http://www.fastertimestables.com/times-tables-are-really-important/ that provides some additional reasons that may be helpful to you as a parent.

http://www.googolpower.com/content/articles/the-importance-of-memorizing-the-times-tables

We’d love to here any examples you have found helpful as well.  Please share!

You only really need to learn 1/2 the times tables:

Part of this last example helps to explain the commutative property of multiplication.  Now we don’t bother to use that name, because it makes it sound more complicated and it is fairly obvious with a simple example shown in a video within the app, but you can do it your self with a pair of dice or just explain the screen shots:

Clip from Fun Times Tables!   Showing commutative property of multiplication.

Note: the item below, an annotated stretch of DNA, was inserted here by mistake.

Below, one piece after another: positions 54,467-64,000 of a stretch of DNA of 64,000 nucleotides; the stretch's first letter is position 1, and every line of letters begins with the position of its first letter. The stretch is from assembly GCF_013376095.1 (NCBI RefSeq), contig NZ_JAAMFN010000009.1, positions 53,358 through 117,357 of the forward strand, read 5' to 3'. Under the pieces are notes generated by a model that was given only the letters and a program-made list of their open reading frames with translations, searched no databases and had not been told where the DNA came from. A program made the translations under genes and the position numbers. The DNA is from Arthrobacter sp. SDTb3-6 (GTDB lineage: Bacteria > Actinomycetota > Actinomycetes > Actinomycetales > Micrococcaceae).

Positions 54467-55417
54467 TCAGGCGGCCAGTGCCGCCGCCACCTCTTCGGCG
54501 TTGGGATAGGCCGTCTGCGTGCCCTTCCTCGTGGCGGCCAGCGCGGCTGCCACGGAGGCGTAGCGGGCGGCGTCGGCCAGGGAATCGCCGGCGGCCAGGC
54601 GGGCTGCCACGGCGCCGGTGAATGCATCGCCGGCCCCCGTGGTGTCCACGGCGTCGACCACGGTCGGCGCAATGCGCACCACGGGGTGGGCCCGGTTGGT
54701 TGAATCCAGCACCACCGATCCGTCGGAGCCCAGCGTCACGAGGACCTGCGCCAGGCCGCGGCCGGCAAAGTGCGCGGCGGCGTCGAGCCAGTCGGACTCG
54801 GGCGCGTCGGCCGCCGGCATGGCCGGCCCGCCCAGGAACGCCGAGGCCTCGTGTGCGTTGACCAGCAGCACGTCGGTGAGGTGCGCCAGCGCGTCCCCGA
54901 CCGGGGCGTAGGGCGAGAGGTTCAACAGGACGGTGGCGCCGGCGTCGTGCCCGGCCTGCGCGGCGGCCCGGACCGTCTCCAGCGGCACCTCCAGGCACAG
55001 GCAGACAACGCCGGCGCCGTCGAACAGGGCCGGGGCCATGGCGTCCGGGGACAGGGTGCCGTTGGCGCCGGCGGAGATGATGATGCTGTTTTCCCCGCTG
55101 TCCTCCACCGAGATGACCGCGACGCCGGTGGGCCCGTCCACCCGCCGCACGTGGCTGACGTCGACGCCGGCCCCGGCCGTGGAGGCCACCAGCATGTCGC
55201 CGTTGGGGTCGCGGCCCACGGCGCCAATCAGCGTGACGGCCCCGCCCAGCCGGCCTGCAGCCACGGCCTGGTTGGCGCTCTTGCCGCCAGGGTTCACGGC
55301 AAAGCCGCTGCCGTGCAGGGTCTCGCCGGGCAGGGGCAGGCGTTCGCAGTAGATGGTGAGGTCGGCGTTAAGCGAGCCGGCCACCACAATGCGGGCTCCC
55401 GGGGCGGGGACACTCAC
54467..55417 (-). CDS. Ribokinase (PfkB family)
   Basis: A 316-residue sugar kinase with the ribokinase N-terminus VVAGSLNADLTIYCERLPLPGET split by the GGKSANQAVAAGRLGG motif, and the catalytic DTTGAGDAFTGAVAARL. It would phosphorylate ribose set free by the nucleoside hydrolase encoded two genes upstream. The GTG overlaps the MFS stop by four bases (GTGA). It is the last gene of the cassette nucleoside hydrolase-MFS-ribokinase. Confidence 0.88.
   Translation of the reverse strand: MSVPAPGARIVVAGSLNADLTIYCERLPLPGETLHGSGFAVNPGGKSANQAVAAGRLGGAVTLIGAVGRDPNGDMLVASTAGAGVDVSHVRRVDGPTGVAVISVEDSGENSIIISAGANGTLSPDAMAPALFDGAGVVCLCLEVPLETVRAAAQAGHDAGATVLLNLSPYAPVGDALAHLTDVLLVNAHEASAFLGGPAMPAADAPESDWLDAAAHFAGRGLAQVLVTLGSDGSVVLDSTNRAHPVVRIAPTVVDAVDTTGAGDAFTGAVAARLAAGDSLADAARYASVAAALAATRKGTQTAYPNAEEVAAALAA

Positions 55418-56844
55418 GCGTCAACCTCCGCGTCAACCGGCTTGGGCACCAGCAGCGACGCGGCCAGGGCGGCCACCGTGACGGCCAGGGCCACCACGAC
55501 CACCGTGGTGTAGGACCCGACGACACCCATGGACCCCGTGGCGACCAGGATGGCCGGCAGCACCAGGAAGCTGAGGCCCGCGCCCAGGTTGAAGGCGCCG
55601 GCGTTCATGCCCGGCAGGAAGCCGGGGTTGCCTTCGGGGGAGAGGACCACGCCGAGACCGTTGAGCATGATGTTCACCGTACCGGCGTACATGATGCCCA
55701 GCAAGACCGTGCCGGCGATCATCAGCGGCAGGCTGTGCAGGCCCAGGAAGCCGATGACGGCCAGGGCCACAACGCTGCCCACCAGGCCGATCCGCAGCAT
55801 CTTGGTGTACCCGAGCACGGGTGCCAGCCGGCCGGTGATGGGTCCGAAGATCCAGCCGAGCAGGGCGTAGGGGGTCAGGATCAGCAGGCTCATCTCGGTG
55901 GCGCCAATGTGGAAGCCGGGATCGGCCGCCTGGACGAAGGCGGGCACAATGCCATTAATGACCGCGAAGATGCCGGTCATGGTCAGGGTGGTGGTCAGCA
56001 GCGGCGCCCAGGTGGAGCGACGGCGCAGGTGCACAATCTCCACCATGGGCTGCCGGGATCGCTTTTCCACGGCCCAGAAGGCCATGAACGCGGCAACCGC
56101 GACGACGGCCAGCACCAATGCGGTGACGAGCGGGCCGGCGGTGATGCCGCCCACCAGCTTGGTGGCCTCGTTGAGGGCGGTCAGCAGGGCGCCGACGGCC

Clip from Fun Times Tables! Showing commutative property of multiplication.

Clip from Fun Times Tables!  showing the commutative property of multiplication.

Clip from Fun Times Tables! showing the commutative property of multiplication.

No matter which way the die is positioned there are always 6 dots!  This can helps encourage your child and explain why you only need to memorize half!

Where to start?  Now there are two general approaches we take.  If your child is turned off of the times tables completely you may want to start with the cartoons and mnemonics, which is how we have ordered the app.  They can begin to learn the times tables without even realizing they are learning them.

However, another approach is to help your child meet with some early success and encouragement by learning some easy rules.  If you prefer that approach you can skip in the app by using the backdoor code 17760, and jump to the last subjects before the final exam which introduce the rules.


Rules for 0 and 1’s

This takes almost no time, and might be a good one to start with if your child is discouraged.